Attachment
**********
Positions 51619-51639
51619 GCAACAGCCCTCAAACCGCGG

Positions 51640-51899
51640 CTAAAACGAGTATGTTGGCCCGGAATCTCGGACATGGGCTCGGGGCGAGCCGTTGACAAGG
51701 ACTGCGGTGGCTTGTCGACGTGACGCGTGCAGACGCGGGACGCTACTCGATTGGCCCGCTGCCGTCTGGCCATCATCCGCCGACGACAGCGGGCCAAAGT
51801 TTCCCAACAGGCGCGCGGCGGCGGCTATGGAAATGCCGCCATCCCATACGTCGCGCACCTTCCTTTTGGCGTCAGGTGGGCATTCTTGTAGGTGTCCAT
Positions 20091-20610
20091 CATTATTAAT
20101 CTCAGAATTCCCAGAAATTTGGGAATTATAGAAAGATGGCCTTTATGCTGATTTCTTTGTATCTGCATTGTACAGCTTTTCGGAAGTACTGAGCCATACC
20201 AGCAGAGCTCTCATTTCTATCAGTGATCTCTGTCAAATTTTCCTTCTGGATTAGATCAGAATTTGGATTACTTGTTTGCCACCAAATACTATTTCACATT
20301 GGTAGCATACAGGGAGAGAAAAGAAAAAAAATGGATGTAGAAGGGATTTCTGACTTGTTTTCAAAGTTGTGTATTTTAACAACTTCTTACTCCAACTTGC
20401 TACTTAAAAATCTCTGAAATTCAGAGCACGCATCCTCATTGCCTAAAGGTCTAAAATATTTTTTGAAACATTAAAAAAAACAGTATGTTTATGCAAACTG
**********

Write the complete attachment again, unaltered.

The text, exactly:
Positions 51619-51639
51619 GCAACAGCCCTCAAACCGCGG

Positions 51640-51899
51640 CTAAAACGAGTATGTTGGCCCGGAATCTCGGACATGGGCTCGGGGCGAGCCGTTGACAAGG
51701 ACTGCGGTGGCTTGTCGACGTGACGCGTGCAGACGCGGGACGCTACTCGATTGGCCCGCTGCCGTCTGGCCATCATCCGCCGACGACAGCGGGCCAAAGT
51801 TTCCCAACAGGCGCGCGGCGGCGGCTATGGAAATGCCGCCATCCCATACGTCGCGCACCTTCCTTTTGGCGTCAGGTGGGCATTCTTGTAGGTGTCCAT
Positions 20091-20610
20091 CATTATTAAT
20101 CTCAGAATTCCCAGAAATTTGGGAATTATAGAAAGATGGCCTTTATGCTGATTTCTTTGTATCTGCATTGTACAGCTTTTCGGAAGTACTGAGCCATACC
20201 AGCAGAGCTCTCATTTCTATCAGTGATCTCTGTCAAATTTTCCTTCTGGATTAGATCAGAATTTGGATTACTTGTTTGCCACCAAATACTATTTCACATT
20301 GGTAGCATACAGGGAGAGAAAAGAAAAAAAATGGATGTAGAAGGGATTTCTGACTTGTTTTCAAAGTTGTGTATTTTAACAACTTCTTACTCCAACTTGC
20401 TACTTAAAAATCTCTGAAATTCAGAGCACGCATCCTCATTGCCTAAAGGTCTAAAATATTTTTTGAAACATTAAAAAAAACAGTATGTTTATGCAAACTG